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Social Entrepreneurship Is 'How You Change the World,' Graduate Says

May 11, 2011 — When Hebah Fisher arrived on the Grounds of the University of Virginia four years ago, her role model was Federal Reserve Chairman Ben Bernanke.

"I had my whole life planned out. I was going to study economics and international affairs and I wanted to be the next Ben Bernanke," she said over coffee on a recent Wednesday. "But I don't want to be him anymore."

As she prepares to graduate May 22 from the College of Arts & Sciences with a degree in global development studies, her new hero is Nobel Peace Prize laureate and microfinance champion Muhammad Yunus.

Her transformation began in her second year, when Fischer – a natural internationalist who was born in Washington, D.C., to Egyptian and American parents, lived in Saudi Arabia and attended high school in Bahrain – went to her first Social Entrepreneurs for Economic Development meeting at the invitation of a friend.

SEED was established in 2008. Its members are committed to fostering sustainable development in communities around the world through social entrepreneurship, an increasingly popular movement that identifies and solves social problems on a large scale.

Fisher became enthralled with the work SEED was doing. "One of the projects that stood out was they were going to build a credit rating system for working with microfinance clients. They would determine how reliable or risky the borrower was to lend to," Fisher said.

She could not believe what she was hearing. "These were things I was only reading about, not what students like me are working on," she said. "I was completely inspired."

After that first meeting, she jumped in with both feet, joining SEED and participating in a project called Leadership Initiatives, a non-governmental organization based in Nigeria and the Philippines that helps high school students in those countries find employment after graduation. "As an NGO, they are always struggling to manage their finances, so our team wrote grant proposals for them," she said. The group has remained a SEED client for three years and is doing well.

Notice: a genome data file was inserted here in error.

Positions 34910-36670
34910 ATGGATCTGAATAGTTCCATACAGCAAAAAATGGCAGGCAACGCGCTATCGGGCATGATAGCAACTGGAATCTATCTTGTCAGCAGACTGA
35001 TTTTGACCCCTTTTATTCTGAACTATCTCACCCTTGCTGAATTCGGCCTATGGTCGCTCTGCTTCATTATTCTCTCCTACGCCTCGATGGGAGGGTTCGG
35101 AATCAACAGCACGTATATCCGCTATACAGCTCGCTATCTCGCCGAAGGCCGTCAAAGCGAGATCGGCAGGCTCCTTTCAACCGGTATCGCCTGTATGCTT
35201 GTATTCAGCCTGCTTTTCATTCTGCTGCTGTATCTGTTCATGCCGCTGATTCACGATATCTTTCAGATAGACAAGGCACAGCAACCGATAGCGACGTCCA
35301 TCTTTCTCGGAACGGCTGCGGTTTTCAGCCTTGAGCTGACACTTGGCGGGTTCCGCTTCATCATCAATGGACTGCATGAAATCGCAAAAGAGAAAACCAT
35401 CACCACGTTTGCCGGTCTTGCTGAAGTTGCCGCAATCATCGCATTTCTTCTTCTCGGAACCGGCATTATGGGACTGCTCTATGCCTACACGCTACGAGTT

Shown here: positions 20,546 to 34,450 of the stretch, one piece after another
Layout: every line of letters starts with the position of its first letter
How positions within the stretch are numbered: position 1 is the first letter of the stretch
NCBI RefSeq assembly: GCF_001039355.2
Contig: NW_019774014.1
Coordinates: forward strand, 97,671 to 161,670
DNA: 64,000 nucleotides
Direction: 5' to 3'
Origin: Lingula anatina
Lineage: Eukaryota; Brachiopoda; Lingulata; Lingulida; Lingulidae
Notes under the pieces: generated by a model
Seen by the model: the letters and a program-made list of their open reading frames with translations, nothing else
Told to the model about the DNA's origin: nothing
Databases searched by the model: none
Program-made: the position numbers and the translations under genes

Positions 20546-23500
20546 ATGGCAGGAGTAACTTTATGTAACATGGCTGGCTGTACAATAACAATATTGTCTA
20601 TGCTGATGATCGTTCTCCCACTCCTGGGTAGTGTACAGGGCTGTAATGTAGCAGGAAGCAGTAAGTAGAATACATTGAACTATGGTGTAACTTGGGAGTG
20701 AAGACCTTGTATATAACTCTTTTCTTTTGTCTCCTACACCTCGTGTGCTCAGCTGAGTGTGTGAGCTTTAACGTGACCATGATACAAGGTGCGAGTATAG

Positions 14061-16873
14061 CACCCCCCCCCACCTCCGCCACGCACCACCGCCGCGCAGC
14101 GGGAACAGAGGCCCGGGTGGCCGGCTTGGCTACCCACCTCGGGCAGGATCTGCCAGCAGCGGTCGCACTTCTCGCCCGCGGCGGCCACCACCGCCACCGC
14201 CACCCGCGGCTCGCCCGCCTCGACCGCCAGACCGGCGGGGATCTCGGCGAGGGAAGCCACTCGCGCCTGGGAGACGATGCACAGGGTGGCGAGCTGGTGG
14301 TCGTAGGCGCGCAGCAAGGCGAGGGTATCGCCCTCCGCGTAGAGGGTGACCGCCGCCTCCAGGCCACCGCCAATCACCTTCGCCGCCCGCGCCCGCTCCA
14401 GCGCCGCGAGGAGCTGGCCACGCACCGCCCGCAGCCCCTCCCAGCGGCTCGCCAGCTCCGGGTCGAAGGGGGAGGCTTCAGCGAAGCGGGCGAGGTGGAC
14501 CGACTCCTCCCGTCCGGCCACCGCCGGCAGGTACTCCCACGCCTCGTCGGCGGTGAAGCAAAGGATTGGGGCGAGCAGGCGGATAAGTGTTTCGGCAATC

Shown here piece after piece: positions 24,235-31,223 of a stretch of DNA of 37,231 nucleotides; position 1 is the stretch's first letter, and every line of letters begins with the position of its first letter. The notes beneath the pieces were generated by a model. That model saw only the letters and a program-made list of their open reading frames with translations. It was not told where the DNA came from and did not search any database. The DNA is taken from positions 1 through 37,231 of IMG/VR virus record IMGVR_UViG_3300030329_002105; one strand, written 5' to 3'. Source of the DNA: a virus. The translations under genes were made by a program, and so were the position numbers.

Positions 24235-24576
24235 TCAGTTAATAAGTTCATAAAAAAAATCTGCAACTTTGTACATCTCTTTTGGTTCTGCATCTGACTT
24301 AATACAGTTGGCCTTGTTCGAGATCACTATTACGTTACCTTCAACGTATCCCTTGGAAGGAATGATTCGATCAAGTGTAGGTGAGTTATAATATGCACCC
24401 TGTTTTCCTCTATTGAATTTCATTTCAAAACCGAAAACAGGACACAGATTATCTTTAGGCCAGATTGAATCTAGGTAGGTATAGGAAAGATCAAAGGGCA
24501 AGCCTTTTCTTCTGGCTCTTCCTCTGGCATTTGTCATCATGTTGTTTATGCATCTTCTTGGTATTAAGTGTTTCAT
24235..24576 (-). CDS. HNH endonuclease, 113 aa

SEED has also had success locally, working with the Hope Community Center, which offers such programs as English as a Second Language and day care to homeless and refugee populations.

"We did a business plan for how to start a catering company that employs the homeless," Fisher said. "Hope started the catering company and we had them cater one of our events."

Unfortunately the business was not sustainable, Fisher said, because the mostly volunteer center lacked the resources to continue.

Still, she said doing this kind of work is highly valuable for U.Va. students. "They are learning about a place they have never been to, perhaps. Or, if it's here in Charlottesville, they are seeing a different side of it. They are learning something they never would have before."

Fisher became the president of SEED this year and set about finding ways to make this type of experience available to both faculty and students across Grounds. Buoyed by the support and encouragement of Gowher Rizvi, U.Va.'s vice provost for international programs, she and her team won a $25,000 Jefferson Trust Grant. It was accompanied by a $25,000 challenge grant which will be dispersed if SEED can raise $25,000 within 18 months. The trust also provided $5,000 dollars to assist SEED in its fundraising efforts.

Rizvi called Fisher an incredible student and person. "Hebah has been a great inspiration to all of us in the U.Va. community, striving to make the world a better place, always ready to walk the extra mile and constantly pushing at new frontiers in pursuit of her vision of a world free from want and injustice," he said. "She is truly an ideal Jeffersonian scholar.'

SEED will partner with Ashoka, the global association of the world's leading social entrepreneurs, to bring social entrepreneurship education and opportunities to Grounds. Ashoka offers several support services Fischer said SEED will purchase with its grant money.

"One idea is to do a retreat with a bunch of professors where, say, an English professor learns how to teach social entrepreneurship to his students," she said. "We also want to have a career services center where students can create connections with a bunch of great businesses."

SEED's ultimate goal is to create a University-wide Center for Social Entrepreneurship that would host conferences and bring in speakers. "We want to have ethics case competitions, social business venture competitions, and we want to be able to connect students with employment opportunities," she said.

SEED members will also teach a class in the fall on social entrepreneurship through the Cavalier Education Program, which allows students to create and teach courses to their peers. "It's kind of a primer. We hope to create a minor or a track in social entrepreneurship and have it available across disciplines so anyone can take the classes," said Fisher, who is still deciding what she will do after graduation.

She said there is a real need to bring social entrepreneurship into all of U.Va.'s classrooms. "Because everything that we know about it, we have had to teach ourselves. Why isn't it offered at U.Va? We really think this is the future. This is how you change the world."
 

— By Jane Kelly

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